Capital in Trump Mideast Plan Makes ‘a Joke’ of Palestinian Aspirations


ABU DIS, West Bank — Like a monument to dashed hopes, an unfinished Palestinian parliament building stands derelict on a ridge in Abu Dis, an unimposing West Bank suburb of Jerusalem that the Trump administration has proposed as the capital of a future Palestinian state.

A symbol of the possibilities of sovereignty when it was begun in the mid-1990s, the parliament was supposed to have a clear line of sight to the glimmering domes of the revered Al Aqsa Mosque compound in Jerusalem’s Old City, barely two-and-a-half miles away as the crow flies.

Today it backs onto a hulking, razor wire-topped concrete wall, a section of Israel’s security barrier that went up in 2005, isolating wingless creatures in Abu Dis from Jerusalem and its holy sites.

Days after the rollout of the long-awaited Trump plan for resolving the Israeli-Palestinian conflict, which strongly favored Israel and disregarded most Palestinian claims, there was little sense of gathering majesty or of Palestinian control here in Abu Dis.

American administrations have tried repeatedly over decades to mediate a peace agreement between Israel and the Palestinians on far more evenhanded terms than the new proposal. But nothing epitomizes the asymmetry more than how it addresses a Palestinian capital.

Palestinians have long aspired to an independent state with East Jerusalem as its capital, but the proposal does away with the long-held notion that the two sides would negotiate Jerusalem’s future.

Instead, it gives all the desirable parts of the city to Israel and proposes a group of obscure, outlying areas as the closest thing to a capital in Jerusalem that the Palestinians should ever get. It offers Palestinians the tiny, crowded Abu Dis, along with troubled faraway neighborhoods technically in East Jerusalem, but also on the other side of the security barrier.

One of the neighborhoods designated for the capital, the Shuafat refugee camp, is a gang-ridden slum where the Palestinian police have no jurisdiction and the Israeli police fear to tread. Another, Kufr Aqab, became a Wild West of unregulated and unsafe construction when Israeli policies and sky-high housing prices drove middle-class Arabs to seek homes beyond the security barrier but still inside the Jerusalem municipality.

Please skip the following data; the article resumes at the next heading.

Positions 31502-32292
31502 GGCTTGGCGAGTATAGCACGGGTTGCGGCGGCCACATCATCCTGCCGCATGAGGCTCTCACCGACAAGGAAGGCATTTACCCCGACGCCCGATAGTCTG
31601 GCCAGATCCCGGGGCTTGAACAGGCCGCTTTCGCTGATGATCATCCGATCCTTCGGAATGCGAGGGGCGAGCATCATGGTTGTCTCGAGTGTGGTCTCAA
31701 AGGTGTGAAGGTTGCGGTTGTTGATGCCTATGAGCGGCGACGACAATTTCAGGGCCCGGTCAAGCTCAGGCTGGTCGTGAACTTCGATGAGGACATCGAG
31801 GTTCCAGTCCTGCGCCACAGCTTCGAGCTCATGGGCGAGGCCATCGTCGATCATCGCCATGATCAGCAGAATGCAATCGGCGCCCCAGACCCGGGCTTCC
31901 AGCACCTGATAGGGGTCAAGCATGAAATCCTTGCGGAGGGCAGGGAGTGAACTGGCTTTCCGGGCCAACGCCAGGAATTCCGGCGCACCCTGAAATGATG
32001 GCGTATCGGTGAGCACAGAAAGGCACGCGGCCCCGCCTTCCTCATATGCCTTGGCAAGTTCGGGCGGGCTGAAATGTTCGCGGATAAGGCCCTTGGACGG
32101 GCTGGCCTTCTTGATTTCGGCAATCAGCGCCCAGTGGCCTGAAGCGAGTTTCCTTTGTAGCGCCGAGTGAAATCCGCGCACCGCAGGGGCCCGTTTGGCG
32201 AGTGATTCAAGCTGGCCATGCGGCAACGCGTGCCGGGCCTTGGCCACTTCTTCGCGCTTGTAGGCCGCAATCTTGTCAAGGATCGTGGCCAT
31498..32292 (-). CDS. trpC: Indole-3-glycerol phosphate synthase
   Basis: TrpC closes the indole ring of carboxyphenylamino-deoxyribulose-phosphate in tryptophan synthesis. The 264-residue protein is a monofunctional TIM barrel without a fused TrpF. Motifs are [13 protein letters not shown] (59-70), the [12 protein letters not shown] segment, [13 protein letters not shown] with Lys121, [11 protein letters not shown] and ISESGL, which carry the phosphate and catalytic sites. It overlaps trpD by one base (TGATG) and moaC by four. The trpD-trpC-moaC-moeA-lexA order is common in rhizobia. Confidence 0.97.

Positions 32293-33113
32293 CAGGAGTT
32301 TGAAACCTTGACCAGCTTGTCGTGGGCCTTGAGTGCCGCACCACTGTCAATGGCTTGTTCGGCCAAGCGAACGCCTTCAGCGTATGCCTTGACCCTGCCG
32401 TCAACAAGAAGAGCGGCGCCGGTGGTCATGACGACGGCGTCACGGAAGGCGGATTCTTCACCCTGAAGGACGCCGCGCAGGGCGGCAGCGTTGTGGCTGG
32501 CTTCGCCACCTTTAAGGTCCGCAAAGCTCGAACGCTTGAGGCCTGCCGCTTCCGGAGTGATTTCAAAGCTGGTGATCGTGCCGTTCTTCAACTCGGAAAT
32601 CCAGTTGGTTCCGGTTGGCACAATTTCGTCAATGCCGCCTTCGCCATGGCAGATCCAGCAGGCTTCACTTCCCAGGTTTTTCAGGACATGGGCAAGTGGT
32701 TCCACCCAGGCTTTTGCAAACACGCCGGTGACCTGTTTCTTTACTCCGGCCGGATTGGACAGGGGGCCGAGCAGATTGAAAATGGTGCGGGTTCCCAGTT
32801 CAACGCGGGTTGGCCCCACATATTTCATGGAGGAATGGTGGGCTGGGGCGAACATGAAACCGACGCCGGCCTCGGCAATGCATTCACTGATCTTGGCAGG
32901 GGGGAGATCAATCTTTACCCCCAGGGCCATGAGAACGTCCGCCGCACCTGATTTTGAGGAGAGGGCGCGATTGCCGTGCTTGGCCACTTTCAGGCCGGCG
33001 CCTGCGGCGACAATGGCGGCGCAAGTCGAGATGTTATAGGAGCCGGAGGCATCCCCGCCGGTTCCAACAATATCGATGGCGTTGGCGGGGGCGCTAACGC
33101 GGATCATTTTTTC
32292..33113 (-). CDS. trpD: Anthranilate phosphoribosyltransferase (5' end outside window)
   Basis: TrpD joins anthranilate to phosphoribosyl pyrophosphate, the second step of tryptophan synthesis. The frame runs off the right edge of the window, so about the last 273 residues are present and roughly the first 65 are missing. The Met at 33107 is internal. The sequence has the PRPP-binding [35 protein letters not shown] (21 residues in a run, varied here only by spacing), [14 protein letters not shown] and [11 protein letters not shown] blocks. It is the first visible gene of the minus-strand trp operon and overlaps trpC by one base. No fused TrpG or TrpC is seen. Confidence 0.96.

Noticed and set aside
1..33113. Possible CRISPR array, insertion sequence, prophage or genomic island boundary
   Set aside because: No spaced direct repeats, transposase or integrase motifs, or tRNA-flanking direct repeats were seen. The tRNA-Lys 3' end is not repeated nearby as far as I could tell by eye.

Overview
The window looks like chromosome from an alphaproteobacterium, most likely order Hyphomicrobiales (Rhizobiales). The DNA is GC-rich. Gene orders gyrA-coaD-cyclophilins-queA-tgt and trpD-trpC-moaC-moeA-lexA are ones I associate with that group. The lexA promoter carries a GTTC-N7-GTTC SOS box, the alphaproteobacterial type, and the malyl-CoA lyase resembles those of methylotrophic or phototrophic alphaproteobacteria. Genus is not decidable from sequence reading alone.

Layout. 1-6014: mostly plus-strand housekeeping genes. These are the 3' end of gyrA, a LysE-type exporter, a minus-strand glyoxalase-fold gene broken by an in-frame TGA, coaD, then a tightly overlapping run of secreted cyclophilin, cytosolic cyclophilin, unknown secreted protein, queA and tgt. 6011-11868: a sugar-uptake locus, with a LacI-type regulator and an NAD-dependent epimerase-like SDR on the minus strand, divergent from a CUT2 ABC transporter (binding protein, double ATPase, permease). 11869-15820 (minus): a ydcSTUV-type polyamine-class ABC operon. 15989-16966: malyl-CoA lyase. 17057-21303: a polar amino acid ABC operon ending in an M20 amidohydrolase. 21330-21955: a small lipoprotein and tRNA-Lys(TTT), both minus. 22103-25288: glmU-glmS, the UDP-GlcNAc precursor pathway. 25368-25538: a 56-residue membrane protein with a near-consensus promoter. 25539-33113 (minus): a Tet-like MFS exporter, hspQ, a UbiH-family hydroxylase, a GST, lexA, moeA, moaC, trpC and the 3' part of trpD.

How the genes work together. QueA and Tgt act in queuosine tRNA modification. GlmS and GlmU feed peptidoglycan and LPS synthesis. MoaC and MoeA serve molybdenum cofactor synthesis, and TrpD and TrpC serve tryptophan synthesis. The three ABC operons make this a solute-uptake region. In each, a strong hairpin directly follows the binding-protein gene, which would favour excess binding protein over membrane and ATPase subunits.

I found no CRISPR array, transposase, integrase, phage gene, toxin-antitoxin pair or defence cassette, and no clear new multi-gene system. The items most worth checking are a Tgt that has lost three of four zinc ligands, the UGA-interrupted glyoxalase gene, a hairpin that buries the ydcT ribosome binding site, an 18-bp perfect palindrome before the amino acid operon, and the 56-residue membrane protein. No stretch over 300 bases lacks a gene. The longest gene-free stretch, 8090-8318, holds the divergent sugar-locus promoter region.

And then there is Abu Dis, the hilly home of Al-Quds University, which opened in the 1980s when the village was just a 10-minute drive from Damascus Gate — one of the portals leading into Jerusalem’s Old City. Most of Abu Dis was never inside the Jerusalem city limits.

“How can this be a capital?” asked Ahmed Bader, 25, incredulously. He had come in a small truck to collect garbage from a patch of wasteland behind the parliament building. Children rode horses bareback in an adjacent alley.

“Jerusalem has the Aqsa mosque, the churches, business, places to work,” he continued. “What do we have here, in our little town? If I stop my little Vespa in the main street to speak on the phone, cars pile up behind and can’t get past me!”

When the Palestinians say they want Jerusalem as their capital, they do not mean areas like Abu Dis, Shuafat or Kufr Aqab.

Shuafat and Kufr Aqab are part of territory that the Israelis annexed to Jerusalem in 1967, in the heady days after their victory in the Six-Day War.

“Jerusalem is the old walled city. The rest is not Jerusalem,” said Nazmi Jubeh, an archaeologist and historian who runs the Birzeit University Museum in the West Bank. “We mean by Jerusalem — and I think everybody around the world means — the holy sites. This game of playing with words has no meaning at all.”

In broad terms, the Trump administration plan would give Israel overall military control from the Jordan River to the Mediterranean Sea. It would allow Israel to annex about 30 percent of the West Bank along with all the Jewish settlements in the territory, though most of the world considers those settlements a violation of international law.

While Israel had long been expected to hold on to some large settlement blocs in the West Bank in return for land swaps, there was also an expectation it would dismantle more isolated settlements in territory designated for a Palestinian state. And rather than Israel annexing the strategic Jordan Valley in its entirety, previous peace proposals envisaged a special security arrangement, possibly involving third party forces, along the border with Jordan.

In return for the concessions to Israel, the Trump plan makes the Palestinians a heavily conditional offer that stands little chance of being accepted: an entity that they could call a state made up of the Gaza Strip and several enclaves in the West Bank — pockmarked with settlements and surrounded by Israeli territory — that would be linked by roads or other transportation.